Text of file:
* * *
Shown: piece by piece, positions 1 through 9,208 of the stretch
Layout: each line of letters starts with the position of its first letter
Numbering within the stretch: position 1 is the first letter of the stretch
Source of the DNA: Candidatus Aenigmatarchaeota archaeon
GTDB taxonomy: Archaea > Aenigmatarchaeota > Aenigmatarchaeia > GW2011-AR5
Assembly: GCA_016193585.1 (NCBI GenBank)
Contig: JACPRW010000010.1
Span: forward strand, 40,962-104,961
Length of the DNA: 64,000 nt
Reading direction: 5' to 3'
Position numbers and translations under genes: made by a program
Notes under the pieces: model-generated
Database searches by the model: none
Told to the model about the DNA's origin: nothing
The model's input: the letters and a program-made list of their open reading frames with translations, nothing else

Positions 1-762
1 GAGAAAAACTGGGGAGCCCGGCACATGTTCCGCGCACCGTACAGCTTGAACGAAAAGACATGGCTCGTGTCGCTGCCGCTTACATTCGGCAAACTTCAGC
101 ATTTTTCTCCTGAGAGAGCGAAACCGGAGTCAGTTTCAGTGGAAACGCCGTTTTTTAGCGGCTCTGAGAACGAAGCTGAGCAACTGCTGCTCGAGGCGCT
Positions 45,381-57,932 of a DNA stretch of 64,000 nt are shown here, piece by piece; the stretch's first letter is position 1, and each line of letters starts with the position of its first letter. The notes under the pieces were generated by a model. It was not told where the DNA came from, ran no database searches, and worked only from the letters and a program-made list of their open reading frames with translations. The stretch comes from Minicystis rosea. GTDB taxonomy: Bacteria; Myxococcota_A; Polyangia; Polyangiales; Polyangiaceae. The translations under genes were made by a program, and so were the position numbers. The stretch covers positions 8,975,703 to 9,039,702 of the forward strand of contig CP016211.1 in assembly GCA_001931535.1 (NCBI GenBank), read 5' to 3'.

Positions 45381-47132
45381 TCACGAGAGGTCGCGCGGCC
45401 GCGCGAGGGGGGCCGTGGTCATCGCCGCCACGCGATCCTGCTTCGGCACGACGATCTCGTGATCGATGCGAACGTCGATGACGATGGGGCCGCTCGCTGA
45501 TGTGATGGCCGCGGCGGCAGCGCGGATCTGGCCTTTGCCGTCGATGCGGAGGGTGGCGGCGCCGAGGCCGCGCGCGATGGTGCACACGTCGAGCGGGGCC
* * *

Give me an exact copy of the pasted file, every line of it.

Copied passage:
Shown: piece by piece, positions 1 through 9,208 of the stretch
Layout: each line of letters starts with the position of its first letter
Numbering within the stretch: position 1 is the first letter of the stretch
Source of the DNA: Candidatus Aenigmatarchaeota archaeon
GTDB taxonomy: Archaea > Aenigmatarchaeota > Aenigmatarchaeia > GW2011-AR5
Assembly: GCA_016193585.1 (NCBI GenBank)
Contig: JACPRW010000010.1
Span: forward strand, 40,962-104,961
Length of the DNA: 64,000 nt
Reading direction: 5' to 3'
Position numbers and translations under genes: made by a program
Notes under the pieces: model-generated
Database searches by the model: none
Told to the model about the DNA's origin: nothing
The model's input: the letters and a program-made list of their open reading frames with translations, nothing else

Positions 1-762
1 GAGAAAAACTGGGGAGCCCGGCACATGTTCCGCGCACCGTACAGCTTGAACGAAAAGACATGGCTCGTGTCGCTGCCGCTTACATTCGGCAAACTTCAGC
101 ATTTTTCTCCTGAGAGAGCGAAACCGGAGTCAGTTTCAGTGGAAACGCCGTTTTTTAGCGGCTCTGAGAACGAAGCTGAGCAACTGCTGCTCGAGGCGCT
Positions 45,381-57,932 of a DNA stretch of 64,000 nt are shown here, piece by piece; the stretch's first letter is position 1, and each line of letters starts with the position of its first letter. The notes under the pieces were generated by a model. It was not told where the DNA came from, ran no database searches, and worked only from the letters and a program-made list of their open reading frames with translations. The stretch comes from Minicystis rosea. GTDB taxonomy: Bacteria; Myxococcota_A; Polyangia; Polyangiales; Polyangiaceae. The translations under genes were made by a program, and so were the position numbers. The stretch covers positions 8,975,703 to 9,039,702 of the forward strand of contig CP016211.1 in assembly GCA_001931535.1 (NCBI GenBank), read 5' to 3'.

Positions 45381-47132
45381 TCACGAGAGGTCGCGCGGCC
45401 GCGCGAGGGGGGCCGTGGTCATCGCCGCCACGCGATCCTGCTTCGGCACGACGATCTCGTGATCGATGCGAACGTCGATGACGATGGGGCCGCTCGCTGA
45501 TGTGATGGCCGCGGCGGCAGCGCGGATCTGGCCTTTGCCGTCGATGCGGAGGGTGGCGGCGCCGAGGCCGCGCGCGATGGTGCACACGTCGAGCGGGGCC